Discovery Networks raises awareness against illegal wildlife trade in Asia
Narrated by actor Edward Norton, the public service announcement will air on Discovery’s channels across Asia Pacific to help raise awareness and stem illegal trade of endangered species products
Published - 17-November-2016
In support of an ongoing commitment to save the world’s most endangered species, Discovery Networks Asia-Pacific today announced the launch of an originally created public service announcement. Narrated by actor Edward Norton, the public service announcement will air on Discovery’s channels across Asia Pacific to help raise awareness and stem the illegal trade of endangered species products.
Discovery first revealed this public service announcement at the Convention on International Trade in Endangered Species of Wild Fauna and Flora (CITES) in September. It was part of a multiplatform campaign to raise awareness and reduce demand for illegally sold animal products. The call is for global communities to be more informed when making purchases. Ignorant buying unknowingly fuels the illegal wildlife trade as the desire to own something rare and unusual – from souvenirs and novelties to trinkets and fashion – has resulted in the poaching, slaughter and decimation of many animal species.
For the airing of the PSA in Africa and Asia Pacific, Discovery is partnering with United Nations (UN) Environment and the Wild for Life campaign, which launched in May 2016. #WildforLife aims to mobilise millions of people to participate in the process of making commitments and taking action against illegal wildlife trade.
Erik Solheim, Head of UN Environment, said, “As we are all well aware, the illegal trade in wildlife is pushing species to the brink of extinction. We urgently need to change attitudes and mobilise people to stop this tragedy. But crucially, we also need the next generation to be more responsible consumers and caring custodians. To accomplish this, we need to join forces across public and private sectors. That's why we’re so pleased to work with Discovery Communications in efforts to halt the illegal trade in wildlife. The trade is accelerating the destruction of our natural world, but we can stop it together.”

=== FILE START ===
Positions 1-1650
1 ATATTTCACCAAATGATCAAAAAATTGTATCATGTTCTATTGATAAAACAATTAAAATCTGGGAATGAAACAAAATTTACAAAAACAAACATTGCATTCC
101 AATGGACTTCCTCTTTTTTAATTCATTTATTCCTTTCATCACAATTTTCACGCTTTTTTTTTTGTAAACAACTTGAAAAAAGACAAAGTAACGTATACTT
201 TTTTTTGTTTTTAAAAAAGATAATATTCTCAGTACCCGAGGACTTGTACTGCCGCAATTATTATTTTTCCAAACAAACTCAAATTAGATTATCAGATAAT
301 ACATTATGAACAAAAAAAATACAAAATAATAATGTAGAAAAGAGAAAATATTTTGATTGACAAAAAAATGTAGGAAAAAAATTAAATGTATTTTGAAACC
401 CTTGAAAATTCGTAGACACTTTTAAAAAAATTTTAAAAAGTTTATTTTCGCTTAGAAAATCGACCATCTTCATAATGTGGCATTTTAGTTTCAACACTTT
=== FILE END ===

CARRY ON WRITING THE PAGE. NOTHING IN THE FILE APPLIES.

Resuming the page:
Arthur Bastings, President and Managing Director, Discovery Networks Asia-Pacific, said, “Discovery is a purpose-driven company and we have been at the forefront of efforts to raise awareness of species conservation for over 30 years. Protecting and showcasing the beauty that our planet has to offer is deeply important to us and we are thrilled to be able to share this important message with audiences in Asia. The support of our partners in this effort has been invaluable and we are hopeful that together we can help put an end to this global issue.”
Ted Osius, the U.S. Ambassador to Vietnam, said, “The Hanoi Conference on Illegal Wildlife Trade is an opportunity for the global community to work together to implement solutions to address wildlife trafficking. By hosting this conference, the Vietnamese Government is engaging world leaders, non-government organisations and the private sector to collectively make a positive difference for the planet.”
According to the Wildlife Conservation Society, wildlife trafficking today is estimated to be the fourth largest illegal trade in the world after drugs, human, and weapons trafficking, worth some US$19 billion annually (excluding fish and timber).
Recently, Discovery launched Project C.A.T., a historic partnership with World Wildlife Fund (WWF) to save one of the world’s most endangered species – the tiger. Discovery is funding and helping to conserve nearly one million acres of protected habitat on the India-Bhutan border to protect and increase the wild tiger population. Given ample space, prey and protection from poaching, conservationists are optimistic that tiger populations can rebound. In the last century, the wild tiger population has dropped an astonishing 96% to less than 4,000. Project C.A.T. aims to double this population by the year 2022.For more updates, be socially connected with us on
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